La MaMa Theater, 66 East 4th Street
The Native American Theater Ensemble (NATE), founded 1971 by Hanay Geiogamah (Kiowa and Delaware nations), made its debut performance at La Mama Theater of its first piece, Body Indian, in 1972. This event signified the beginning of contemporary Native American theater in the United States. Geiogamah is a visionary and fulfilled a pivotal role for the times in which the New York contemporary art movement was emerging in the late 1960s and early 1970s.
Hanay Geiogamah continues his work as playwright, producer, and distinguished professor today as a professor in the School of Theater, Film and Television at UCLA. The original members of the Native American Theater Ensemble (NATE) in alphabetical order are: Richard Camargo (Comanche); Monica Charles (Klallam); Timothy Clashin (Navajo); Keith Conway (Blackfeet); Geraldine Keams (Navajo); Deborah Key (Southern Cheyenne); Jane Lind (Aleut); Grace Logan (Osage); Gerald Bruce Miller (Skokomish/Yakimah 1944-2015); David Montana (Papago); Marie Antoinette Rogers (Mescalero Apache unknown – 1996); Robert Shorty (Navajo); Deborah Finley Snyder (Colville); Bernadette Track Shorty (Taos Pueblo); Michael Trammell (Shawnee/Delaware); and Phil Wilmon (Cherokee).
Theater for New York City (TNC), 155 First Avenue
Thunderbird American Indian Dancers was founded by Louis Mofsie (Hopi-Winnebago) in 1963. The group is in-residence at Theater for the New City and it is is the oldest resident Native American dance company in New York. This all-volunteer group was founded by a group of ten Native American New Yorkers from the Mohawk, Hopi, Winnebago, and San Blas tribes. Founding members included Josephine Mofsie-Tarrant, Gloria Miguel, Jonathan Williams, Swift Eagle, Jack Preston (Seneca, deceased); and Rosemary Richmond (Mohawk, deceased); and others. They founded the group to keep alive the traditions, songs, and dances they had learned from their parents and added to this knowledge from other tribes also living in New York.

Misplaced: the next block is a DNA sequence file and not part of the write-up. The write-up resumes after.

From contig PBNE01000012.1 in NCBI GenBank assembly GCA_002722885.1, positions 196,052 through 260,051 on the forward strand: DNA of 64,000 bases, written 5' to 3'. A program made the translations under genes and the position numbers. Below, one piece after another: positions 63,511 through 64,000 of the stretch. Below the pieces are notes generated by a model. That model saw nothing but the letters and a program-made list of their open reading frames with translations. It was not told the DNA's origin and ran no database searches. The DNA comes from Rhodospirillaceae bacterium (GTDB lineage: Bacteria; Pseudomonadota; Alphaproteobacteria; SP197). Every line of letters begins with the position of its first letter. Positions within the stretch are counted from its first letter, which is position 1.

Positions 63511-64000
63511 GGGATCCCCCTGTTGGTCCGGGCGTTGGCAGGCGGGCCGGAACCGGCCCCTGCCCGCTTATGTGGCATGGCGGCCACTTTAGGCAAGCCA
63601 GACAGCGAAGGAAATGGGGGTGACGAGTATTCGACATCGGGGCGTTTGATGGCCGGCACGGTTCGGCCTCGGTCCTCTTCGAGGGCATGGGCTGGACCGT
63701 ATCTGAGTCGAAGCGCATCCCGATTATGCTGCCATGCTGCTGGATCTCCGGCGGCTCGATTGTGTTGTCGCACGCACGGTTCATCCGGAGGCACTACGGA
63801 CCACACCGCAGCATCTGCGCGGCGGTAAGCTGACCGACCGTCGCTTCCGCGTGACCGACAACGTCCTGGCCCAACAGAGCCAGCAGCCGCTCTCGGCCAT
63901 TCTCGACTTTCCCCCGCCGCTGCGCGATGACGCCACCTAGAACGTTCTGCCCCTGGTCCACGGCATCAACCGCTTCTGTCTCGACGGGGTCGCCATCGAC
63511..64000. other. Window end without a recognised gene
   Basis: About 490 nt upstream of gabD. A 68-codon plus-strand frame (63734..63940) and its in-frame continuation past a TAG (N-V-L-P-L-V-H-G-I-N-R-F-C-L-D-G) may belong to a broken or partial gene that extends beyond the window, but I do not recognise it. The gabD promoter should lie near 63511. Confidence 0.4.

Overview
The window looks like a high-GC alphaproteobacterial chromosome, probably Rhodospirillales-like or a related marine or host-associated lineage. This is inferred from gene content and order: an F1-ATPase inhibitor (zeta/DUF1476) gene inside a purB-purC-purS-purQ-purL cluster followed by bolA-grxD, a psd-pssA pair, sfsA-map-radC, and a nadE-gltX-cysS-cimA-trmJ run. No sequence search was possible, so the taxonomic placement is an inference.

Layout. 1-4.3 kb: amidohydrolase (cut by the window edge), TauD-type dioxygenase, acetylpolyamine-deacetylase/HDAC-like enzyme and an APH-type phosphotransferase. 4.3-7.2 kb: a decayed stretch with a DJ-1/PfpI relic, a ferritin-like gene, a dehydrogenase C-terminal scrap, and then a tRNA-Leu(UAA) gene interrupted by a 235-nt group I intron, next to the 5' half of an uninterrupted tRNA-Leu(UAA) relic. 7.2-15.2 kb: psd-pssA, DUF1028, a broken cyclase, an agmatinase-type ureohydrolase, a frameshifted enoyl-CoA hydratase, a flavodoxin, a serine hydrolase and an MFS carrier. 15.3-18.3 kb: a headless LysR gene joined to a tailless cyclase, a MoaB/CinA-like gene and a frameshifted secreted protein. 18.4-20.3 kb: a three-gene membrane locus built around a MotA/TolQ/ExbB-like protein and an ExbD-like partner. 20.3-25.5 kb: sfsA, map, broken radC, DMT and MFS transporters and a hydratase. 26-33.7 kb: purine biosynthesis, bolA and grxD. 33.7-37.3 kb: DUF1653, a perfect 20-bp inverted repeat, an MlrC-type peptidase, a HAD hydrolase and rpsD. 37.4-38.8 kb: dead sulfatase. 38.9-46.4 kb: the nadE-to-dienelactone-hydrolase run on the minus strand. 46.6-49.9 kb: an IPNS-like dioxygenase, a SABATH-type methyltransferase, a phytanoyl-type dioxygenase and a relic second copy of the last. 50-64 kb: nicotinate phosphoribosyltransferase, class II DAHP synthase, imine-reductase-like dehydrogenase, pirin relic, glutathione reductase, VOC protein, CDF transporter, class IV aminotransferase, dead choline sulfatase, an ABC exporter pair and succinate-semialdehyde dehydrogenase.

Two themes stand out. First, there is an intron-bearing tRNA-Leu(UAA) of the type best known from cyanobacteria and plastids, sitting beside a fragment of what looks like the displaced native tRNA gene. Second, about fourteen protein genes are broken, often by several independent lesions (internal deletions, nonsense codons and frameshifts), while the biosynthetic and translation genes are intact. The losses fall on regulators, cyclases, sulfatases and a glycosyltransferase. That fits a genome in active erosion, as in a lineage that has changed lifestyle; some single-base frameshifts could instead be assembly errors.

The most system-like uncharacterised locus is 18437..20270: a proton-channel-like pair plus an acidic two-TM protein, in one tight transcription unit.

The company has held a monthly powwow in the city continuously since its founding, stage a large annual summer powwow in New York, have a scholarship fund, and perform all across the United States and internationally. The troupe specializes in educational programming for schools, clubs and civic organizations. The collaboration with the Theater for the New City (TNC) began in 1975 and continues with a Winter Solstice Powwow every year. The troupe also presents the Thunderbird American Indian Powwow at Queens County Farm, 73-50 Little Neck Parkway; The original location was at McBurney YMCA, 23rd St. 7th Ave.